Indianapolis Lawyer for Bankruptcy Offers Survival Guide for Children

July 14, 2013 3:05 am Published by

There are more children listed in their parents' bankruptcy filings than will sign up for Little League, adopt a dog from a humane society, or get braces on their teeth.  Just ask Elizabeth Warren, professor of law at Harvard and now a Massachusetts senator.  Personal consumer bankruptcy is similar to divorce, she points out, in terms of emotional damage that can be caused for children.

While Elizabeth Warren has always been a thought leader in the field of personal bankruptcy, I must say, as an Indiana bankruptcy lawyer for the past twenty-six and a half years, I think what can be most damaging for children is when their parents DON'T file for bankruptcy when they really should do exactly that. I agree with Warren's observation in the book The Two Income Trap (which Warren wrote with her daughter Emilia Warren Tyagi) that the majority of families filing bankruptcy have not found themselves in bankruptcy court because of irresponsibility or dishonesty.  They may have stretched themselves to purchase a home in a friendly neighborhood or in an excellent school district.  Later on, financial setbacks such as unemployment, illness, or divorce caused the family to go "belly-up".

Divorce and bankruptcy are two things I happen to know a lot about, because many of the clients of our five Zuckerberg bankruptcy law offices happen to be single moms.  And fewer than half of those single moms receive the child support they were awarded.  For those single moms, as one of our Richmond, Indiana bankruptcy lawyers realizes, divorce has been nothing less than a financial disaster.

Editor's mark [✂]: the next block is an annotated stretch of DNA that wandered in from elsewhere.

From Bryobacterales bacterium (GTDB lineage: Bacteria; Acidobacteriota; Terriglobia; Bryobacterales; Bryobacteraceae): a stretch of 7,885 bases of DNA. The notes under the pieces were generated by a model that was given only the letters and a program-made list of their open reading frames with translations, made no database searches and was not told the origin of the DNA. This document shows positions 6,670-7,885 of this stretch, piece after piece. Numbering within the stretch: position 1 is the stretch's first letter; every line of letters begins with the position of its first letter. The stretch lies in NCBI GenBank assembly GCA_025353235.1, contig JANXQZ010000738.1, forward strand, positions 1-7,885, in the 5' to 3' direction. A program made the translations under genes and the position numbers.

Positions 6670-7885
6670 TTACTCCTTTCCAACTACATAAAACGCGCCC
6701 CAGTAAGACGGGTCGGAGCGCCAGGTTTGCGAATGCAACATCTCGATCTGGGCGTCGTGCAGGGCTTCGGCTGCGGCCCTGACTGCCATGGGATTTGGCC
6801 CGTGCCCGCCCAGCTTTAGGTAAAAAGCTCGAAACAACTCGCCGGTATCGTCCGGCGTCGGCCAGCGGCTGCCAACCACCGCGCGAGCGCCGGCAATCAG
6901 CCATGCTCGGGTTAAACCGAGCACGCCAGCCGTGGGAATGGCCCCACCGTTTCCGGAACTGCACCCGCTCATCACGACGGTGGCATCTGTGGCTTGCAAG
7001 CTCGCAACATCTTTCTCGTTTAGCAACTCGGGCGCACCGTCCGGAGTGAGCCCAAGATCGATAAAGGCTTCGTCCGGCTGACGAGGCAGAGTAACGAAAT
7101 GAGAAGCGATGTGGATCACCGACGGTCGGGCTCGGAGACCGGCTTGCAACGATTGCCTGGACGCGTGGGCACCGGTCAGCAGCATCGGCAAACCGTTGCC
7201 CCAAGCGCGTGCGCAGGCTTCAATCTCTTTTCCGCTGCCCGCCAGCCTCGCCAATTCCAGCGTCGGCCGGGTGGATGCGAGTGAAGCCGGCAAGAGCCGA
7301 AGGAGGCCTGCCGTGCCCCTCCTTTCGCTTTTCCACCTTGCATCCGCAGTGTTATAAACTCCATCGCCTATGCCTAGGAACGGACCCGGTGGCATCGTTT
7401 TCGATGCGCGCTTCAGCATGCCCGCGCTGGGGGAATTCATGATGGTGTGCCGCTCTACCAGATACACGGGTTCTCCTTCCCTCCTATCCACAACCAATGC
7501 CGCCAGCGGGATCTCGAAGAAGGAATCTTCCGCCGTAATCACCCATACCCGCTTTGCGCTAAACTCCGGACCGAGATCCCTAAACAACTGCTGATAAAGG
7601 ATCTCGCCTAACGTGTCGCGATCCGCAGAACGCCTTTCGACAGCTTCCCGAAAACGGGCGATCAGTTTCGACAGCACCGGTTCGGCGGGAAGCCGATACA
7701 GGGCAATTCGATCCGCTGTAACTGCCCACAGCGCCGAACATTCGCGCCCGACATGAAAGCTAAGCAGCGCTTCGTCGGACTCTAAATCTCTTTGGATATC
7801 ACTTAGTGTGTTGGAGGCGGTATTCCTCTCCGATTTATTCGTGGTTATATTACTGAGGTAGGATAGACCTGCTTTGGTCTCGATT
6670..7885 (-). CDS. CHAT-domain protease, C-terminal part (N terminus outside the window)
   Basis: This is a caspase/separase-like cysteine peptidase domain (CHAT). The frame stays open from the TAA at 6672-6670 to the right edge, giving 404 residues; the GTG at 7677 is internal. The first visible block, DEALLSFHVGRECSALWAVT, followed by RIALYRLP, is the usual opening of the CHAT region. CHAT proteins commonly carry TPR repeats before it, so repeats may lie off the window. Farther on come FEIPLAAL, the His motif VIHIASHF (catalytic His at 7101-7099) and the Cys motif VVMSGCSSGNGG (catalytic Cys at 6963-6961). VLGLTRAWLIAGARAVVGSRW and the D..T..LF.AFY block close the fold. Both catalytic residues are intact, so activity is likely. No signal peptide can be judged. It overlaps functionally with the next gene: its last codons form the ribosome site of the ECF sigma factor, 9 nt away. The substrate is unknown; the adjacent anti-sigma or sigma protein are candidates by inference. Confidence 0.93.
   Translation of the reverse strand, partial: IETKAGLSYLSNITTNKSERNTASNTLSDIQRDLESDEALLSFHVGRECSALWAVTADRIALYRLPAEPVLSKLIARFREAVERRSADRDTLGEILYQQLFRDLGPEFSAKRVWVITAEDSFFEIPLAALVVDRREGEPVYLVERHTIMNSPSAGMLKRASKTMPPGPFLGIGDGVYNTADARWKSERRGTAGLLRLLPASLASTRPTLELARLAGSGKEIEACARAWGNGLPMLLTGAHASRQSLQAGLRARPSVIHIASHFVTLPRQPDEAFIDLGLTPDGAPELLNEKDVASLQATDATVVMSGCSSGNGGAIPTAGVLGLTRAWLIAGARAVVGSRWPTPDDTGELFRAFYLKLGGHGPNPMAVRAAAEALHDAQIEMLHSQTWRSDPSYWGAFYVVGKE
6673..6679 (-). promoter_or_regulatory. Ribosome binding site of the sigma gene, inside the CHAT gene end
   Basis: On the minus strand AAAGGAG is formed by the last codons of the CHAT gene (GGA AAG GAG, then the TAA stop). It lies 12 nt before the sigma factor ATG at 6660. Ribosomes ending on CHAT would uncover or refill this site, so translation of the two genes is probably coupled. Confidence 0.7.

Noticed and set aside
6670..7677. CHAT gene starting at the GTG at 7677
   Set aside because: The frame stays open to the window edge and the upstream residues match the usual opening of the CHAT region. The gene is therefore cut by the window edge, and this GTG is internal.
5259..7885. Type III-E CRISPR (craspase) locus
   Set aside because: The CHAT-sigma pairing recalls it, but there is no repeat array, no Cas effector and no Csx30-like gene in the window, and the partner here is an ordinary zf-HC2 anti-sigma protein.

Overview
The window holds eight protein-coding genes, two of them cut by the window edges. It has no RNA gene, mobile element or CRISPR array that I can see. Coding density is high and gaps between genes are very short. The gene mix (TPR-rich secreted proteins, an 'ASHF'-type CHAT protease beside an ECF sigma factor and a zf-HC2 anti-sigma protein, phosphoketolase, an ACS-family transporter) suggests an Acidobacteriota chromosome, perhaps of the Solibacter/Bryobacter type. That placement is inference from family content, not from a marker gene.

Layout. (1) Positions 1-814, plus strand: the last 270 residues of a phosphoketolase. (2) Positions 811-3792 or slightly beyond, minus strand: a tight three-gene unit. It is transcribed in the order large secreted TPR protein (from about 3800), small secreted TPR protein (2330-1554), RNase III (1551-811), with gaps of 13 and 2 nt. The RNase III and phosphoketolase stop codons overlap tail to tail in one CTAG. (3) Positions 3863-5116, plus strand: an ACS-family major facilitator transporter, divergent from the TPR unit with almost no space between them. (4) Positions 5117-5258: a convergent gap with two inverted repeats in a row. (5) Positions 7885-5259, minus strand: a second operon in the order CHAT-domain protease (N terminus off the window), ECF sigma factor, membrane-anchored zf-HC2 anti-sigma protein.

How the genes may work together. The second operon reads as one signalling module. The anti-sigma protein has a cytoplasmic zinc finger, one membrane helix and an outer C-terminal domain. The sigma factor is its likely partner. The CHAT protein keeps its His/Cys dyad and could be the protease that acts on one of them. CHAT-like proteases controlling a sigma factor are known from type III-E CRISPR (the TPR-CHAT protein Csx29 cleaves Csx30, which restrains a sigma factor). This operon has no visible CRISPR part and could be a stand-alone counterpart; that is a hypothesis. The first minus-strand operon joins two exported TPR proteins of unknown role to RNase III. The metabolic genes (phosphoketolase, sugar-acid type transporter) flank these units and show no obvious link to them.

Needless to say, all of us good Indiana bankruptcy lawyers devote a lot of time just listening and offering moral support to families going throught the Indiana bankruptcy process. I absolutely agree with something Elizabeth Warren said:

"We have found that the best way to help children go through bankruptcy or any financial difficulty in a family is to involve the whole family with honesty…The parents should be positive and tell the children that the family has a plan.  Talking to a qualified bankruptcy attorney, getting professional advice, knowing all the options available is the first step to financial recovery," she concludes.

Amen to that!


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